American Apparel shoots and photographing rappers: Meet Ed Little
He prefers to take pictures of his friends than models
Shooting fashion, black and white and snapping the occasional grime artist, a career as a photographer doesn’t sound too bad.
From starting out by spray painting slogans on models’ backs for his local club night to taking photos for American Apparel, Ed Little describes his job as extremely varied.
The 22-year-old graduated with first in Sociology and Politics from Durham – but instead of following his lecturer’s pressure to do a masters and work as a city banker or accountant, he decided to take photos for a living.
Ed told The Tab: “I don’t actually use many models, especially in my personal work because I think they can be less authentic.
“I ask if friends can shoot and usually it’s a lot of fun.”
He added: “I shot a video for the DJ Oceaán a while back. He was DJing for our fashion show before he became as big as he is at the moment.
“Next week I’m shooting Clement Marfo, who used to do stuff with Kano back in the day.”
“They’re all really nice people within those circles and most of them become friends anyway – it’s not strictly professional and hardcore relationship.”
One of Ed’s trademarks is using nudity in his photography for maximum effect.
He explained: “I did a lot of stuff on gender studies while at uni. Nude photography is really interesting because it touches on sexuality far more than a regular picture.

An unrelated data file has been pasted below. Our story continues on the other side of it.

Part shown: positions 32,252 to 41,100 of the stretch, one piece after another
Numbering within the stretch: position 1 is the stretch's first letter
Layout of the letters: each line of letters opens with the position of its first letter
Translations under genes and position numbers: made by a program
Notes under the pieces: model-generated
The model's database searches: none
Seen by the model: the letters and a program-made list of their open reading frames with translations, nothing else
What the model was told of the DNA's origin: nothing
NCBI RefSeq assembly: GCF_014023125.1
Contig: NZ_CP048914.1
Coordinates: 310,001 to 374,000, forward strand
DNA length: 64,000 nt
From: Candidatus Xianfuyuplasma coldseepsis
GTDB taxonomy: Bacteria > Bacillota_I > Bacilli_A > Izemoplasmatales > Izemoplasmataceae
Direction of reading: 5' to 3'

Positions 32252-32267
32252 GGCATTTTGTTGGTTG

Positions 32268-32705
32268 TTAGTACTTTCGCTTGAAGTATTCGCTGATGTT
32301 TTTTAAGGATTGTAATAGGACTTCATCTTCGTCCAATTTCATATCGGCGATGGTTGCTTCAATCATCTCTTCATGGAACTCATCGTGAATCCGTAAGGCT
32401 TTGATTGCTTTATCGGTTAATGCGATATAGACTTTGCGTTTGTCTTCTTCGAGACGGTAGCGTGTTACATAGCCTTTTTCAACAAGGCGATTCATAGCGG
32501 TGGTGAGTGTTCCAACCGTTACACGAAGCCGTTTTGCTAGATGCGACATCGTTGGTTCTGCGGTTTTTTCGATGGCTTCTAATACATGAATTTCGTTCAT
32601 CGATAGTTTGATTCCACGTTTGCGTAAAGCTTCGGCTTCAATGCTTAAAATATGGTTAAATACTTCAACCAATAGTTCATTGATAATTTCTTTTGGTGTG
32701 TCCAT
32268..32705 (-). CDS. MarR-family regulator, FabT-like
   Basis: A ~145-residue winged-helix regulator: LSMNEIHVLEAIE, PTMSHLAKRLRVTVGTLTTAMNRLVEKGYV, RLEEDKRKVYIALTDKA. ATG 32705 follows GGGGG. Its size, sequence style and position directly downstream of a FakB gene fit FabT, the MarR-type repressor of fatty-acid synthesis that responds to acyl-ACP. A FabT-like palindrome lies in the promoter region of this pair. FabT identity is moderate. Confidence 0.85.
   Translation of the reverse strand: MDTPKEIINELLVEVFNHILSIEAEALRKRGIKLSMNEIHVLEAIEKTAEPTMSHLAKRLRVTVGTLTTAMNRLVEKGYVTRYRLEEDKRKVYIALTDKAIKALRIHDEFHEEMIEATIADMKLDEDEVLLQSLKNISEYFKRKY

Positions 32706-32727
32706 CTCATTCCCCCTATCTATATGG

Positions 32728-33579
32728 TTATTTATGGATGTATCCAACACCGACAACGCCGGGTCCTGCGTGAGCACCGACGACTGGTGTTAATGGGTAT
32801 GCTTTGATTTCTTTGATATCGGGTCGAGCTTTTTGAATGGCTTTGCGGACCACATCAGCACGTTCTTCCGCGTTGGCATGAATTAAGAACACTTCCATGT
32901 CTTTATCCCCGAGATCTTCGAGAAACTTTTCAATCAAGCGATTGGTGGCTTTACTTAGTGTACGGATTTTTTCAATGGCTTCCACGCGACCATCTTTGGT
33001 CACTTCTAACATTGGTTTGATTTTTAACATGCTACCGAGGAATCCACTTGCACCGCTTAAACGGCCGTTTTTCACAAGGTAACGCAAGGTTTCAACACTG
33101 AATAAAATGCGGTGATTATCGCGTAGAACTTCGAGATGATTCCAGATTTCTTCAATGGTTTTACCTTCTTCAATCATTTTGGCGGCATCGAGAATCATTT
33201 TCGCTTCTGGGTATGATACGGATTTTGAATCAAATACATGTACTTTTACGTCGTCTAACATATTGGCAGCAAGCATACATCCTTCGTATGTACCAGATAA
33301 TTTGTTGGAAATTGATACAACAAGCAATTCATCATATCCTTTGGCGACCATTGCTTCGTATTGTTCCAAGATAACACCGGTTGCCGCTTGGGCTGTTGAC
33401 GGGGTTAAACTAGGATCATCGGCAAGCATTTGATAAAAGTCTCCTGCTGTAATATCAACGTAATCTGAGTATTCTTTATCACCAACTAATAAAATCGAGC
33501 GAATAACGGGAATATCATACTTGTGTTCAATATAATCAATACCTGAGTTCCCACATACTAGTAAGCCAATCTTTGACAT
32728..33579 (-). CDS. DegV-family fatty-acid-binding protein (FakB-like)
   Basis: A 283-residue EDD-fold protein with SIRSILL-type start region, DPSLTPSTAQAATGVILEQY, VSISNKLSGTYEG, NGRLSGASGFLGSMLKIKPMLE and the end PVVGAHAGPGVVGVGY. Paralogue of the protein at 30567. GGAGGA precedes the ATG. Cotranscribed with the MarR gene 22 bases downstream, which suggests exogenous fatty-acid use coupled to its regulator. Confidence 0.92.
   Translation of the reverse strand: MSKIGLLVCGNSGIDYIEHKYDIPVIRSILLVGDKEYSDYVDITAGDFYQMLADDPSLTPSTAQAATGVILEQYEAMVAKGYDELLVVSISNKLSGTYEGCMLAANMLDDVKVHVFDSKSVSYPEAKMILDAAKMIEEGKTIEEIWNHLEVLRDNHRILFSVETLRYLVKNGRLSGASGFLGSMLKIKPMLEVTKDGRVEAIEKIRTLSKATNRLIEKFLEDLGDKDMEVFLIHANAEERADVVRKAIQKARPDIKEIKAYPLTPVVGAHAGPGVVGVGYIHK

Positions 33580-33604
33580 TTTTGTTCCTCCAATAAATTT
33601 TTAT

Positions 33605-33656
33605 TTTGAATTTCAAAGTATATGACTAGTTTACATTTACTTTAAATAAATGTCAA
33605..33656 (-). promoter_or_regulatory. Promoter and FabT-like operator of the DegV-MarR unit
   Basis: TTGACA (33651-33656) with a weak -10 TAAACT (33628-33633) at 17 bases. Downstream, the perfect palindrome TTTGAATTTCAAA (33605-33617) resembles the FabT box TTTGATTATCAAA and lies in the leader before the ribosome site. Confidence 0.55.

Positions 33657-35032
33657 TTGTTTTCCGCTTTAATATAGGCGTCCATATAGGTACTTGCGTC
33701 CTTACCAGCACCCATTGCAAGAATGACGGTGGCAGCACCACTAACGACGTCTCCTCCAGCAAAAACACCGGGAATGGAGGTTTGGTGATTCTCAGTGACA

“Some people are very comfortable doing nudes and some people aren’t.”
Ed said: “One model we shot works for Storm. She was very happy as long as her face wasn’t in it. Ironically she does this professionally, but didn’t want her circle of friends to see it.
“The gender of the photographer can have an impact on the model and the images that are created.
“My stuff is more exhibitionist, the model is present and looking at you directly.
“Especially with fashion photographers like Terry Richardson and some of the bad press he’s got, you’ve got to be really professional and upfront, making people feel as comfortable as possible.”
While still at Durham Ed shot for American Apparel, taking the rolling images which feature on their website – but he considers working for streetcar brands Dubious and Dr Banana to be highlights.
He said: “I also shot for my friend’s company who make bespoke hand made jewellery.
“We did this thing called body shaping, shooting semi-nudes in low lights and placing the jewellery in certain parts.
“I’m excited for it to come out because it’s some of the best work I’ve done to date.”
Back in his Durham days, Ed worked for the notorious Nova night, helping out by running their marketing.
He said: “We used to do a thing called Nova girl where we would spray paint on girl’s back and take a sexy photo.
“Each night there would be a new Nova girl, and people would be asking who the new girl was going to be. It became a sort of guessing game.”
Now Ed works for a creative startup hub called MeWe360 in Golden Square during the day, and spends all his free time as a photographer.
He said: “For the moment I’m happy juggling it. Every weekend is booked up with projects.”
Ed is keen to give his advice to anyone considering a more creative path after graduating.
He said: “The expectation is that you become an accountant or a lawyer, but the whole industry has changed a lot since our parents’ generation. There is more opportunity for people within a creative space.
“Try and do what feels right, don’t let your judgement be clouded by people’s expectations.”